Armstrong’s Greatest Generation
In May of 1939, Armstrong Junior College coed Maree Helmken captured the sunny mood of springtime Savannah for a Life Magazinefeature on cool cotton dresses. Three months later, on September 1, Nazi Germany invaded Poland and Europe was at war.
World War II affected both the curruculum and the enrollment at Armstrong. Flight instruction launched students into the skies over Savannah. Armstrong’s male students exchanged their Big A sweaters for leather flight jackets.
New courses appeared in the catalog:
navigation, map-reading, aerodynamics, military terminnology, nautical astronomy, and wartime French.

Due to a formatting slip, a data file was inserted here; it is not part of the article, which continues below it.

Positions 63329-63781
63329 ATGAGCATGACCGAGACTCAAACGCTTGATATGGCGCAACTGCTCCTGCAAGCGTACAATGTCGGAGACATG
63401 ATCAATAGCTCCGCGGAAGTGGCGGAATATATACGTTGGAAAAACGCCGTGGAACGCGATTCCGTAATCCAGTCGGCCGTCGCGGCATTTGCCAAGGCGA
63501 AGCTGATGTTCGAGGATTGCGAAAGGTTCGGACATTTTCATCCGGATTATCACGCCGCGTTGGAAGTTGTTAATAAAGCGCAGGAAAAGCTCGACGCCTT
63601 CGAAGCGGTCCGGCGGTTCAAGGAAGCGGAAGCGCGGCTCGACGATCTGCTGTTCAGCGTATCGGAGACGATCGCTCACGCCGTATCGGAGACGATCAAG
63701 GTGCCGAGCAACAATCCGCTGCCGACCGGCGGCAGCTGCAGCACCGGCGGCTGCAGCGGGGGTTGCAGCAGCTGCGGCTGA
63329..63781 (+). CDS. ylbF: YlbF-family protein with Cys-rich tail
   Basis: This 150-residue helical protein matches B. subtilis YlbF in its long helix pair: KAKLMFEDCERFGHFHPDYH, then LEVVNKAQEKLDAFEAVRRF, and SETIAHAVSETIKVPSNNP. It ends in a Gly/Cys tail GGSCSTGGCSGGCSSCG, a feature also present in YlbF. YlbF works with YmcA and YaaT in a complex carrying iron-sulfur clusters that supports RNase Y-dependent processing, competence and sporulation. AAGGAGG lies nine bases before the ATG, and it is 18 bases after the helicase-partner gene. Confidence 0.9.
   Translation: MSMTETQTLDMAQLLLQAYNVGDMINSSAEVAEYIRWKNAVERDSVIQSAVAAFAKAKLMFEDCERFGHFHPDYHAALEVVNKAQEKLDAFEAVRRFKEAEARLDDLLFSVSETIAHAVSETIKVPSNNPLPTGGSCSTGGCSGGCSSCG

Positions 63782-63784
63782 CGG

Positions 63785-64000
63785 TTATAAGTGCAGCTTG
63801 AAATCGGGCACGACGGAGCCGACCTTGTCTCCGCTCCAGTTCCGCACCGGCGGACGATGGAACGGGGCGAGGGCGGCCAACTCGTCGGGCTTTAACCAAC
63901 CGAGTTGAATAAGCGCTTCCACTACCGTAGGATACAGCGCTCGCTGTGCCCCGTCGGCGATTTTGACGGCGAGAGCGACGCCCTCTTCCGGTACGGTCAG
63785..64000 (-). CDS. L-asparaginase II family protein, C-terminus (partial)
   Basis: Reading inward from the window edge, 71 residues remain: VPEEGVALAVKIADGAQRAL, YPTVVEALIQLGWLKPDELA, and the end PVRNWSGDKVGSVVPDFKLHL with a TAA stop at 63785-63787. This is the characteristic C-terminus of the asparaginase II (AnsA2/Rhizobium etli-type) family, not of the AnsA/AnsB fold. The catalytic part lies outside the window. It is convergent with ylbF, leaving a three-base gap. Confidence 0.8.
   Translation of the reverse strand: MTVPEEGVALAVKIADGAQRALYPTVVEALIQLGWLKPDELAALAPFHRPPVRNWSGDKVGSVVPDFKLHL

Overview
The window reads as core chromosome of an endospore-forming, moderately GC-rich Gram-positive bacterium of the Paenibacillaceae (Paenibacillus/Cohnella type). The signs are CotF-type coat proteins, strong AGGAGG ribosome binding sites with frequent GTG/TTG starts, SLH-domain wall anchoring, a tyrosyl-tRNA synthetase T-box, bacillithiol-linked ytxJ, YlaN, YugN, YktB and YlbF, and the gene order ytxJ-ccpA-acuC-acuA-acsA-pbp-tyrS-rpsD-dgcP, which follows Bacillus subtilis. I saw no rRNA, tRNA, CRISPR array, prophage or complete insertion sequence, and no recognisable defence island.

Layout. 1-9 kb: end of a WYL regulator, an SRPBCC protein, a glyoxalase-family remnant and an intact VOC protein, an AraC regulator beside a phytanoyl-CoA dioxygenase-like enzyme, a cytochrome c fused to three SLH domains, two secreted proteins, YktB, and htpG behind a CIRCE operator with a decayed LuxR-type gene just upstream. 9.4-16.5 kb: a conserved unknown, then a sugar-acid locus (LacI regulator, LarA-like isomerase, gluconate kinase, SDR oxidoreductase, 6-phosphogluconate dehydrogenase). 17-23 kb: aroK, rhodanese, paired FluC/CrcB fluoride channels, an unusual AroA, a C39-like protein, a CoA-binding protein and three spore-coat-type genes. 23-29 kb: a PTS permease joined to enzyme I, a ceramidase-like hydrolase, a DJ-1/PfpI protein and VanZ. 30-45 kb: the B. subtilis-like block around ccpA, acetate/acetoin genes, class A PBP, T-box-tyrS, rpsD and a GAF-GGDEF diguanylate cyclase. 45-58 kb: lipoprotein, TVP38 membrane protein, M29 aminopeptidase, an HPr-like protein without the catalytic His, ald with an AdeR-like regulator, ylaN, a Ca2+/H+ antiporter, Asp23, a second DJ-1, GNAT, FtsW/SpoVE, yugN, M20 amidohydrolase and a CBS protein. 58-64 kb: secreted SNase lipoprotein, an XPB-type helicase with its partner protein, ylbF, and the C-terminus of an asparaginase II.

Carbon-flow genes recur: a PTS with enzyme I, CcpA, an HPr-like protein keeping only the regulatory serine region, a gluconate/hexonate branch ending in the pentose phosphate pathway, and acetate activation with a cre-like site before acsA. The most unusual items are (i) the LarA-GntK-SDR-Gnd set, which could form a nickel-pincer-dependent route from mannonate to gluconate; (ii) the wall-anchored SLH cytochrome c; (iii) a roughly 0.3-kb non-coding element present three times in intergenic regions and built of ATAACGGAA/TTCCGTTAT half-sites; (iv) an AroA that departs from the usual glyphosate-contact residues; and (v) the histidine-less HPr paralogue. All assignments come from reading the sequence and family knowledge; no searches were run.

A new science building provided state-of-the-art equipment.
The great exodus of male students occurred in the spring of 1943. Enrollment plummeted.
The campus became almost totally female. The 1944-45 college Bulletin listed one hundred and forty-seven male alumni, twelve female alumnae, and eight faculty members serving in the armed forces. Eleven additional names appeared as missing in action.
At war’s end, the veterans returned. They brought their G.I. Bill pay checks and added a lively presence to the campus. They organized veterans’ clubs, published a salty news-sheet, thrilled the girls, and leaned hard against the social conventions and constraints expected by the administration.
In the fall of 1999, Armstrong Atlantic State University awarded special degrees to two students from the junior college days whose academic career had been interrupted by the war and who had never been able to complete their Armstrong program.
Last updated: 6/10/2018